Turley is suggesting that Comey’s memos are official government records or exclusively government property. There’s no clear legal argument for that position. But even if it were a government record, I haven’t read anything that suggests this statute would apply. This article by David Berry, counsel to the NLRB, explains that the statute was based upon the common law crimes of larceny and conversion, and nothing is Berry’s description of the statute’s use seems to fit this case. Moreover, Berry explains that First Amendment values are a check on applying this statute too broadly as a chill on free speech.

5. Turley implies that the memo is covered by the Privacy Act, but again, the memo is not an official government record, nor does it include any information covered by the Privacy Act, as far as I have read. Turley also suggests the memo must be kept undisclosed under FBI policy, but I didn’t see any specific FBI policy addressing personal memoranda or notes. I’d like to see more specifics on this assertion.

6. Turley suggests that the FBI director had signed a non-disclosure agreement. That would be news. The FBI has internal rules, but is there any evidence of separate non-disclosure agreements? This seems speculative and unlikely.

The threat to discipline Comey for disclosing his own notes so far seems to meritless, and the filing of complaints against Comey could constitute “abuse of process.”


Author: Jed Shugerman

Jed Handelsman Shugerman is a Professor at Fordham Law School. He received his B.A., J.D., and Ph.D. (History) from Yale. His book, The People’s Courts (Harvard 2012), traces the rise of judicial elections, judicial review, and the influence of money and parties in American courts. It is based on his dissertation that won the 2009 ASLH’s Cromwell Prize. He is co-author of amicus briefs on the history of presidential power, the Emoluments Clauses, the Appointments Clause, the First Amendment rights of elected judges, and the due process problems of elected judges in death penalty cases. He is currently working on two books on the history of executive power and prosecution in America. The first is tentatively titled “A Faithful President: The Founders v. the Unitary Executive,” questioning the textual and historical evidence for the theory of unchecked and unbalanced presidential power. This book draws on his articles “Vesting” (Stanford Law Review forthcoming 2022), “Removal of Context” (Yale Journal of Law & the Humanities 2022), a co-authored “Faithful Execution and Article II” (Harvard Law Review 2019 with Andrew Kent and Ethan Leib), “The Indecisions of 1789” (forthcoming Penn. Law Review), and “The Creation of the Department of Justice,” (Stanford Law Review 2014). The second book project is “The Rise of the Prosecutor Politicians: Race, War, and Mass Incarceration,” focusing on California Governor Earl Warren, his presidential running mate Thomas Dewey, the Kennedys, World War II and the Cold War, the war on crime, the growth of prosecutorial power, and its emergence as a stepping stone to electoral power for ambitious politicians in the mid-twentieth century.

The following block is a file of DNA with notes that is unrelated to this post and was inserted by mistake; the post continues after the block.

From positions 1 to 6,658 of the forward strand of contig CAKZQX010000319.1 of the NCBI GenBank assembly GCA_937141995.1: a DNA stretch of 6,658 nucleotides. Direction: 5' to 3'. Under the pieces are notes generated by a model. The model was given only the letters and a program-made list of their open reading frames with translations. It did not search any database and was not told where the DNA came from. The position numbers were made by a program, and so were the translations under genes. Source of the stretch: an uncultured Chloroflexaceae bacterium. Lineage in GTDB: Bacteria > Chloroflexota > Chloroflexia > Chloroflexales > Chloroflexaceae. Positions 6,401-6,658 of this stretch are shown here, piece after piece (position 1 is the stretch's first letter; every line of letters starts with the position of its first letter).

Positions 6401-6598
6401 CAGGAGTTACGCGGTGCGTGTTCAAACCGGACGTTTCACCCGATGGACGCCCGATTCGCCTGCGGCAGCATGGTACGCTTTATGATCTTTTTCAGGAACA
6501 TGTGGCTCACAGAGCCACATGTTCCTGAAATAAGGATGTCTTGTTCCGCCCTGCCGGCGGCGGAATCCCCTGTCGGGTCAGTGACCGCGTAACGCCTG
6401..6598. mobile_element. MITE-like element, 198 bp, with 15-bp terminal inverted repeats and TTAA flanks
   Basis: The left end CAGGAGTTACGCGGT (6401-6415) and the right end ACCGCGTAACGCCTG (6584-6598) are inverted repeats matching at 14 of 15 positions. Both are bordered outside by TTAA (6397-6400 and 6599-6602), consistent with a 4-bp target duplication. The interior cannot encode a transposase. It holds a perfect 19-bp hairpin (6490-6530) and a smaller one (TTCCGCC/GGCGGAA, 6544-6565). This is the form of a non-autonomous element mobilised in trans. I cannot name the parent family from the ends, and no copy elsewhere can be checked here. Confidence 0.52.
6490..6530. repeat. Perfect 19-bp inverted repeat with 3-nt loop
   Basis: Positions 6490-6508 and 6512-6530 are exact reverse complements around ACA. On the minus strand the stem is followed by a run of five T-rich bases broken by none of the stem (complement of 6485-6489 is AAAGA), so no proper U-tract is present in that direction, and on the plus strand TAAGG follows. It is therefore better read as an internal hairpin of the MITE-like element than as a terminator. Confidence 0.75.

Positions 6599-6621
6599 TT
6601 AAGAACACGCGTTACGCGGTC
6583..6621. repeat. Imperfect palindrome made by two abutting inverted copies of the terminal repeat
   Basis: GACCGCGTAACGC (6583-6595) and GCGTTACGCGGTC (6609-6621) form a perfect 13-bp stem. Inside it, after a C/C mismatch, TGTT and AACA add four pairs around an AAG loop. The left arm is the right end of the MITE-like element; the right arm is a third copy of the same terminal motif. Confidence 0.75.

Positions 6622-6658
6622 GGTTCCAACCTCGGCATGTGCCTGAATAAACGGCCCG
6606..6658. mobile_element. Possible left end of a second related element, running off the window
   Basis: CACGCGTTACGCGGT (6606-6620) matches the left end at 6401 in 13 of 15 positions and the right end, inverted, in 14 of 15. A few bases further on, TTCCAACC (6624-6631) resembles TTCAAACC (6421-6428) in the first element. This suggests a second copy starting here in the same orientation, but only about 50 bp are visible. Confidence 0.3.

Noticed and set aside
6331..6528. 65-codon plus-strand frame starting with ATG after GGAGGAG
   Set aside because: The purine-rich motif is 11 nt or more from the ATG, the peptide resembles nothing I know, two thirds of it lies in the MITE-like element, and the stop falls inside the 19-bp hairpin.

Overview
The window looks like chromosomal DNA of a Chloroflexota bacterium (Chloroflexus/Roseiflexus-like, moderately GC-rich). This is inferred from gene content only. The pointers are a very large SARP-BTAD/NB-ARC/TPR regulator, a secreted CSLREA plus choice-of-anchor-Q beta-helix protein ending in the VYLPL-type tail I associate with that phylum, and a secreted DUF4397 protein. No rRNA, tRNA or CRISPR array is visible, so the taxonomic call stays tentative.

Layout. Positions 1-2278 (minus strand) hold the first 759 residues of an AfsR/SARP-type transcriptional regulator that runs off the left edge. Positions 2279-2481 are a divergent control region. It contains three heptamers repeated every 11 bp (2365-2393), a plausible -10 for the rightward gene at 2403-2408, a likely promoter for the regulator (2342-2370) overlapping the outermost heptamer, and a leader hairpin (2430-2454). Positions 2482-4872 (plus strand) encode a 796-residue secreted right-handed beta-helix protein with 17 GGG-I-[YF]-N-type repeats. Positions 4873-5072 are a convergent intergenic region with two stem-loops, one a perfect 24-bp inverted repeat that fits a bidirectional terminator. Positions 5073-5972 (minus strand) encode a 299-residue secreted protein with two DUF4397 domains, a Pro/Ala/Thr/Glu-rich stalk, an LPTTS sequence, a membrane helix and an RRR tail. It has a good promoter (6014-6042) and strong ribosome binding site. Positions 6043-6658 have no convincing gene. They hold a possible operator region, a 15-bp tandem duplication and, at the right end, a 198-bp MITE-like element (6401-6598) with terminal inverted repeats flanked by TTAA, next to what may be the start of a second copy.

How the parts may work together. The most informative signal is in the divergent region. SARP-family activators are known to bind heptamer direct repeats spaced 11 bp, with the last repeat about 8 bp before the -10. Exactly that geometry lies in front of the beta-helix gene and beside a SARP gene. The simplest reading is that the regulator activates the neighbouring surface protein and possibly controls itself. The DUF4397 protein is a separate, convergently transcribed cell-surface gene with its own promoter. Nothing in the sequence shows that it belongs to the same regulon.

One thought on “Did Comey violate any rules by revealing his memos?”

  1. Very competent analysis, especially for the untutored like myself. I strongly agree: Yes there was (some kind of) obstruction, but its not enough to pursue impeachment. This is mainly due to the current political circumstances of both houses being Republican. Its possible this may become a big distraction, rather than an avenue for justice.